In the long list of African footballing superstars, it's fair to say that there aren't too many Rwandan players who feature highly.
Diminutive APR great Haruna Niyonzima deserves immense credit for his consistency and his vigour, while the Nations Cup team of 2004 included heroes aplenty in the likes of Hamad Katauti Ndikumana, Léandre Bizagwira and Eric Nshimiyimana.
However, the nation has never produced a player who has played a starring role in one of Europe's major leagues or for one of the world's major clubs.
That all could be about to change with the emergence of Aldo Kalulu. It's not a name that's familiar to too many football fans at the moment, but the 20-year-old has the quality to become a big star.
The youngster was born in Lyon in 1996 and broke into the first team last season -- making his debut in a 0-0 home draw against LOSC Lille in September 2015 -- after working his way through the club's academy having began with local minnows Saint-Fons.
In recent years, OL have become something of a product line for versatile, speedy forwards and Kalulu fits the mould, following in the footsteps of the likes of Alexandre Lacazette, Nabil Fekir and Rachid Ghezzal.
He represented Les Gones 10 times last term -- his breakout campaign -- finding the net twice and impressing with his first touch, his passing and his confidence.
Kalulu's movement off the ball is that of a much more mature player -- belying his intelligence -- while his speed and technique also set him apart from rivals.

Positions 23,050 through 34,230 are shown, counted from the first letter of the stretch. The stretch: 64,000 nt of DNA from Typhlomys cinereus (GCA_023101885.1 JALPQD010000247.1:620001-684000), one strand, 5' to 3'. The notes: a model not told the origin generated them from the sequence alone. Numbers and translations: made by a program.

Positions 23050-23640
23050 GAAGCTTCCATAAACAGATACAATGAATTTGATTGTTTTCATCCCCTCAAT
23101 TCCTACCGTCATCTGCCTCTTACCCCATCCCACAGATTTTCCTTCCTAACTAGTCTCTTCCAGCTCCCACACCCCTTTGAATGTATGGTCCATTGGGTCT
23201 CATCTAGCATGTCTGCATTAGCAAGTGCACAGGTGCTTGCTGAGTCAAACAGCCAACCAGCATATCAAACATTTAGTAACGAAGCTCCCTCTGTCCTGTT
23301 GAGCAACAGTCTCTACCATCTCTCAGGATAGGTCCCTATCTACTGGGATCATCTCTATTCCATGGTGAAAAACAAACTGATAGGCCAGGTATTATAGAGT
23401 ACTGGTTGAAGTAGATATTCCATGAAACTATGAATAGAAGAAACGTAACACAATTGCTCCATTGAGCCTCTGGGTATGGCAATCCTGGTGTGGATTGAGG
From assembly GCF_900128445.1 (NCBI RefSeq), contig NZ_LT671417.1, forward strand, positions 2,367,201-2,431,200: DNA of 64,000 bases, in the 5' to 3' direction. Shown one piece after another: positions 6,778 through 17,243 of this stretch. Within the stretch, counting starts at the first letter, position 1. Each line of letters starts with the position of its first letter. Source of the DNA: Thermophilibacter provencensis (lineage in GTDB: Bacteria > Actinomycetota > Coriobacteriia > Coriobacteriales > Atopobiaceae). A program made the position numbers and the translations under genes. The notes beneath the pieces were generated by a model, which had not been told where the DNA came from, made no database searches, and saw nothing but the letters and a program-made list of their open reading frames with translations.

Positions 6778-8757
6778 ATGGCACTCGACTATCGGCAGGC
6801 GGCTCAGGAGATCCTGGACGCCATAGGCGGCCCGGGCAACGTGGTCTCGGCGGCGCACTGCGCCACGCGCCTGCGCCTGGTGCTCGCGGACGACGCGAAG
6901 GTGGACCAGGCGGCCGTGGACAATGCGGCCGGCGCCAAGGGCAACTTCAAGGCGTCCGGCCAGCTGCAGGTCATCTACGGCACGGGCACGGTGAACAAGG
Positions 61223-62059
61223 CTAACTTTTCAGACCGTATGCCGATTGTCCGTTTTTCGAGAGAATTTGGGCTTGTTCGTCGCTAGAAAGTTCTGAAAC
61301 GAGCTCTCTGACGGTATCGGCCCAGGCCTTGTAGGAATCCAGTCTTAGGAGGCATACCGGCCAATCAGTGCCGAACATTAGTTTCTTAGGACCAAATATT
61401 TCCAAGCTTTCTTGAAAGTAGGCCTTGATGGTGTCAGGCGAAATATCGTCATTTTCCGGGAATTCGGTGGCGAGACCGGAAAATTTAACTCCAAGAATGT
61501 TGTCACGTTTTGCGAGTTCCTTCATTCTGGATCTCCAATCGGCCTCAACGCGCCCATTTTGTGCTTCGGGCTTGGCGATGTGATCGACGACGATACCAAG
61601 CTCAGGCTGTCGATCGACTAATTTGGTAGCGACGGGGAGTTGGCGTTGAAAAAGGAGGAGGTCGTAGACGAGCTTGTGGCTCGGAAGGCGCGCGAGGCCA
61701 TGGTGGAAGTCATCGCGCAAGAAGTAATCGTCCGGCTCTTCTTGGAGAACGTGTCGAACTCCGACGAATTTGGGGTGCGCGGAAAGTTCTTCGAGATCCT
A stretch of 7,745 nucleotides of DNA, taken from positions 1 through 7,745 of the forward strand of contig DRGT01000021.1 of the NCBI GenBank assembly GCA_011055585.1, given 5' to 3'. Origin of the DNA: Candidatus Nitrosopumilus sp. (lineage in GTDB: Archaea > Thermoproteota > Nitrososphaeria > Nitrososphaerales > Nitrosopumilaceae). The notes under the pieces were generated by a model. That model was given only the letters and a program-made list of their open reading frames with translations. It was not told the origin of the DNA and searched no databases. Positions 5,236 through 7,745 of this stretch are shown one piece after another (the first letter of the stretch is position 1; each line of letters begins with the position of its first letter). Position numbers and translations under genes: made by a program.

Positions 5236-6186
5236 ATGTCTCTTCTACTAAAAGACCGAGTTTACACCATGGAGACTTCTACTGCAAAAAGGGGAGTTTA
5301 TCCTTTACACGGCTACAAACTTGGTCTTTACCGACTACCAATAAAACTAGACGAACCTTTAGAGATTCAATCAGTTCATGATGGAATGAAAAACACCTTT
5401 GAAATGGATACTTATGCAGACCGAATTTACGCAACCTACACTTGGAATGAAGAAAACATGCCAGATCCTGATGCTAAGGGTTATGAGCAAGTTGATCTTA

Perhaps his biggest impact came on his first start for the club -- at home against SC Bastia -- when the youngster latched onto a Steed Malbranque pass, controlled the ball deftly and then flicked the ball calmly over the advancing stopper before finishing with aplomb.
Kalulu offers more creatively than many young strikers at the beginning of their careers, chiefly because he began his career in the hole and thus established himself as a lethal passer in the final third rather than, primarily, a finisher.
However, his menacing presence in attacking areas as posed problems for Ligue 1 defences, and he added to his Ligue 1 tally with a sweet finish against Girondins de Bordeaux in February.
It wasn't a flawless and trouble-free breakout campaign for the youngster, even if he did make the most of the opportunity afforded him by a long-term injury to Fekir.
He was injured in October 2015 after a collision with teammate Mapou Yanga Mbiwa in training and subsequently spent two months on the sidelines, and arguably struggled to rediscover the previous explosiveness he'd shown at the start of the campaign.
Kalulu, who is yet to feature in Ligue 1 this term, signed a contract extension last term which should keep him at OL until at least 2019 although he will surely need time to rediscover his rhythm with the first team and show the talent that made him such an irresistible prospect a year ago.
There's room for improvement -- mainly with his strength and his stamina -- while it remains to be seen whether Kalulu's future will be as a striker rather than reverting to another supporting role and if he can shake off his niggling injuries.
It will be fascinating to see how Kalulu develops and just how close he can get to emulating Lacazette and Fekir, while the question of his international future is intriguing.
The youngster represented France at U-18 level, but is yet to take the step up.
While he will be a hot contender to feature for the U-21s over the coming 12 months, the intense competition among France's youthful offensive options means that there are no guarantees that Kalulu will make his mark with Les Bleus or opt for an international future with Rwanda.
Even if he isn't tempted by Amavubi, surely one of his brothers -- he has three in the Lyon academy (Gedeon, Pierre et Joseph) -- will feature for the Wasps one day!